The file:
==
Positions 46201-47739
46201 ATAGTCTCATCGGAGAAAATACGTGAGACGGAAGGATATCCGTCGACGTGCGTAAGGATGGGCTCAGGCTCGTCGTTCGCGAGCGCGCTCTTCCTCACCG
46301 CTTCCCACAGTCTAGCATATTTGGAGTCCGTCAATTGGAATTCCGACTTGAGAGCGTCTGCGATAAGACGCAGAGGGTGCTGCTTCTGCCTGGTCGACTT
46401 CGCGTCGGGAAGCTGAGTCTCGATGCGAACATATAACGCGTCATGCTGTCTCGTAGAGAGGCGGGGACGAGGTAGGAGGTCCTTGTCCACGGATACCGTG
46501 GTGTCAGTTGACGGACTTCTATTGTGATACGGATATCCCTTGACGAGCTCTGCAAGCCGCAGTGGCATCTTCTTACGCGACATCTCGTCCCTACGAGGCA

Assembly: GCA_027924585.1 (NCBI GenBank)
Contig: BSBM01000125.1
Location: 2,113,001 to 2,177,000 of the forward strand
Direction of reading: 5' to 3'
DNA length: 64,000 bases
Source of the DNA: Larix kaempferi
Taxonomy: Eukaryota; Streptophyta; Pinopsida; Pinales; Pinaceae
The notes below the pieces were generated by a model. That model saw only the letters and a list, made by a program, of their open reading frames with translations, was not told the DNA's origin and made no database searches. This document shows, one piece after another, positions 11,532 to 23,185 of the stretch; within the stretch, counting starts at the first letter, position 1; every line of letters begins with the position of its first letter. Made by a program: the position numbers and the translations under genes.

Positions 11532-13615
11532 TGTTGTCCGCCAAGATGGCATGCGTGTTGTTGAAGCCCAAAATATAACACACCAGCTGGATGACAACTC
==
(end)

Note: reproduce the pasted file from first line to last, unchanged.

Positions 46201-47739
46201 ATAGTCTCATCGGAGAAAATACGTGAGACGGAAGGATATCCGTCGACGTGCGTAAGGATGGGCTCAGGCTCGTCGTTCGCGAGCGCGCTCTTCCTCACCG
46301 CTTCCCACAGTCTAGCATATTTGGAGTCCGTCAATTGGAATTCCGACTTGAGAGCGTCTGCGATAAGACGCAGAGGGTGCTGCTTCTGCCTGGTCGACTT
46401 CGCGTCGGGAAGCTGAGTCTCGATGCGAACATATAACGCGTCATGCTGTCTCGTAGAGAGGCGGGGACGAGGTAGGAGGTCCTTGTCCACGGATACCGTG
46501 GTGTCAGTTGACGGACTTCTATTGTGATACGGATATCCCTTGACGAGCTCTGCAAGCCGCAGTGGCATCTTCTTACGCGACATCTCGTCCCTACGAGGCA

Assembly: GCA_027924585.1 (NCBI GenBank)
Contig: BSBM01000125.1
Location: 2,113,001 to 2,177,000 of the forward strand
Direction of reading: 5' to 3'
DNA length: 64,000 bases
Source of the DNA: Larix kaempferi
Taxonomy: Eukaryota; Streptophyta; Pinopsida; Pinales; Pinaceae
The notes below the pieces were generated by a model. That model saw only the letters and a list, made by a program, of their open reading frames with translations, was not told the DNA's origin and made no database searches. This document shows, one piece after another, positions 11,532 to 23,185 of the stretch; within the stretch, counting starts at the first letter, position 1; every line of letters begins with the position of its first letter. Made by a program: the position numbers and the translations under genes.

Positions 11532-13615
11532 TGTTGTCCGCCAAGATGGCATGCGTGTTGTTGAAGCCCAAAATATAACACACCAGCTGGATGACAACTC